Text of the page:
If you’re looking for an inexpensive XGA (1,024 by 768) projector, add the BenQ MX522 to your list of possibilities. It weighs just 5 pounds 2 ounces, making it easy to carry if you need to; it’s bright enough, with a 3,000-lumen rating, for a small to mid-size conference room or classroom; and it delivers high-quality data images along with watchable, if not high-quality, video. It also offers 3D with sources like Blu-ray players. And, as a bonus, its 10,000-hour lamp life can help keep running costs down. That all adds up to making the MX522 a potentially attractive choice.
Like the directly competitive ViewSonic PJD6235, the MX522 is built around a DLP engine. It also shares the same advantages the PJD6235 has over the Editors’ Choice Epson PowerLite 93+ of being more than two pounds lighter and offering a higher brightness rating. As with the ViewSonic model, however, the brightness comparison to the Epson 93+ isn’t as straightforward as you might think.
Differences between white brightness and color brightness are often significant for DLP projectors, but not for three-chip LCD projectors like the Epson 93+.Those differences can affect both the brightness of color images and color quality. So just because the MX522 and Viewsonic PJD6235 both offer a higher white brightness rating than the Epson model doesn’t mean they’ll be brighter for all images. (For more on color brightness, see Color Brightness: What It Is, Why it matters.) As a point of reference, I found the MX522 bright enough in my tests to stand up to moderate ambient light with a 98-inch diagonal image at its 4:3 native aspect ratio.
Projectors in the MX522′s size and weight class often wind up permanently installed or on a cart. Even so, the projector is both light enough and small enough, at 4.4 by 11.9 by 8.7 inches (HWD), to carry with you if you want to. It comes without a carrying case, however, so you might want to add in the cost of one if you’re comparing prices with another model that comes with a case. (BenQ’s optional case is $40 street.)
Setup is standard, with manual zoom and focus controls. The 1.1 zoom isn’t much, but it’s typical for a low-cost projector, and it gives you at least a little flexibility in how far you can put the projector from the screen for a given size image. Connectors for image sources include the usual HDMI port for a computer or video source, VGA ports for computers or component video, plus S-Video and composite video ports.
Image Quality and Audio
The MX522 did a good job on data image quality, sailing through our standard suite of DisplayMate tests without any significant issues. Color balance was good to excellent in all modes, with suitably neutral grays at all levels from black to white. Colors in most modes were fully saturated and suitably eye catching. The only important exception was the brightest mode, with some colors a little dark in terms of a hue-saturation-brightness color model. The projector also did a good job with fine detail, with both black text on white and white text on black crisp and highly readable at sizes as small as 6.8 points.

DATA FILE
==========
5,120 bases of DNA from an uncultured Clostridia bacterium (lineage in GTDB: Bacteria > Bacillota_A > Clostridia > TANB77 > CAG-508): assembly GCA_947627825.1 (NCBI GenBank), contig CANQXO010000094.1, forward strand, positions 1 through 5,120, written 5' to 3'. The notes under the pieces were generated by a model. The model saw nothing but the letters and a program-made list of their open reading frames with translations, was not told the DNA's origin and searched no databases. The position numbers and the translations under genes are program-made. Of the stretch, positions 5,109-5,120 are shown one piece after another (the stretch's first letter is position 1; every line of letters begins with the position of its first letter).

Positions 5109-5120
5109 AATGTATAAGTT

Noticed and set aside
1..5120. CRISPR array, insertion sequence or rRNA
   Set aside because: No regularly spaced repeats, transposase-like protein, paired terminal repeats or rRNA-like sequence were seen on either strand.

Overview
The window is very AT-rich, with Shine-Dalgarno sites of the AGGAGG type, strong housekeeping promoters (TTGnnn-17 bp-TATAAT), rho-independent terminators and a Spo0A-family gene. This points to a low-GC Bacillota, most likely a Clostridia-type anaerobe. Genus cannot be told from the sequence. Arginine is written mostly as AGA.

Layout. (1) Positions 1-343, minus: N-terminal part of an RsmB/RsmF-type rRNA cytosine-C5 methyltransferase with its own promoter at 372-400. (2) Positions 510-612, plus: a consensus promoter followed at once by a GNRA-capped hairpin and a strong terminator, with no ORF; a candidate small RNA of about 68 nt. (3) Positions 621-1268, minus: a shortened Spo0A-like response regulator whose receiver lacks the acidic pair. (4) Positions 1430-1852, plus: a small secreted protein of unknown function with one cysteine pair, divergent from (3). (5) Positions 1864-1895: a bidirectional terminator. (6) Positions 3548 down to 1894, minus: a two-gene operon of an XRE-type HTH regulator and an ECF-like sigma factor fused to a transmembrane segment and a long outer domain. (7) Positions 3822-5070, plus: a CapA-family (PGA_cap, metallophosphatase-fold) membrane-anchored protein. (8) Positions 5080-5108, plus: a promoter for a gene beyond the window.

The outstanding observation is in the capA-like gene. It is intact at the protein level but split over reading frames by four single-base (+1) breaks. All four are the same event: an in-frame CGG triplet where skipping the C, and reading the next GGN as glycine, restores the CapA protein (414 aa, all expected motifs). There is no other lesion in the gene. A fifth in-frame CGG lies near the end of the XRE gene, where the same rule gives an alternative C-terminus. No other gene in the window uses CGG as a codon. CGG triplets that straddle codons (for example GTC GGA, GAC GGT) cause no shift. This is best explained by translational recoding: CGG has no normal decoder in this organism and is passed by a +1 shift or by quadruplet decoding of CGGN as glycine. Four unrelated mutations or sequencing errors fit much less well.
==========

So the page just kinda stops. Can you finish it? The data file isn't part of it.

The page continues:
Video quality is best described as watchable, as long as you’re not too demanding. It’s obviously limited by the native resolution, with the projector needing to scale HD video to fit in the available pixels on the chip, and it suffers from both visible noise and a low contrast ratio that leaves colors a little dull. However, I didn’t see any posterization (colors changing suddenly where they should change gradually) and the projector did a good job with shadow detail (details based on shading in dark areas) even with test clips that most data projectors have problems with.
Also very much on the plus side is that I saw so few rainbow artifacts, for both data and video images,that it’s unlikely anyone in your audience would find them bothersome.
The 3D image quality deserves special mention. The projector offers an HDMI 1.4a port, which means it will let you connect directly to a Blu-ray player or other video source for 3D. As you would expect, the 3D video quality suffers from the same limitations as 2D video, but I didn’t see any crosstalk in my tests and saw only a hint of 3D-related motion artifacts. If you want to use 3D, however, you’ll have to buy 144Hz DLP-Link glasses separately.
As I’ve already mentioned, the MX522 claims an extraordinarily long lamp life of up to 10,000 hours, compared with 2,000 to 5,000 hours for most projectors. It gets the long life largely though what BenQ calls SmartEco technology, which adjusts the lamp power based on the image content, a trick that both lengthens lamp life and lowers electricity costs. The 10,000 hour claim is based on what BenQ considers typical use.
The one shortcoming for the projector is its audio system. The two-watt speaker arguably delivers enough volume to fill a small conference room but not much more. If you need audio, you should plan on using an external sound system.
The BenQ MX522 doesn’t quite rise to the level of Editors’ Choice, but it offers a highly attractive mix of features. It’s portable, bright, and delivers high-quality data images and watchable video. It doesn’t hurt either that it’s nearly as rainbow-free as an LCD projector, or that its SmartEco technology helps save on running costs, or that, even if you don’t plan to use 3D now, the 3D support helps future-proof your investment. All this makes the BenQ MX522 well worth considering, and should earn it a place on your short list.
|Native Resolution||1024 x 768|
|Video Inputs||Component, Composite, HDMI, S-Video|
|Computer Interfaces||Analog VGA, HDMI|
|Rated Contrast Ratio||13000|
|Rated Brightness||3000 ANSI lumens|
Copyright © 2012 Ziff Davis, Inc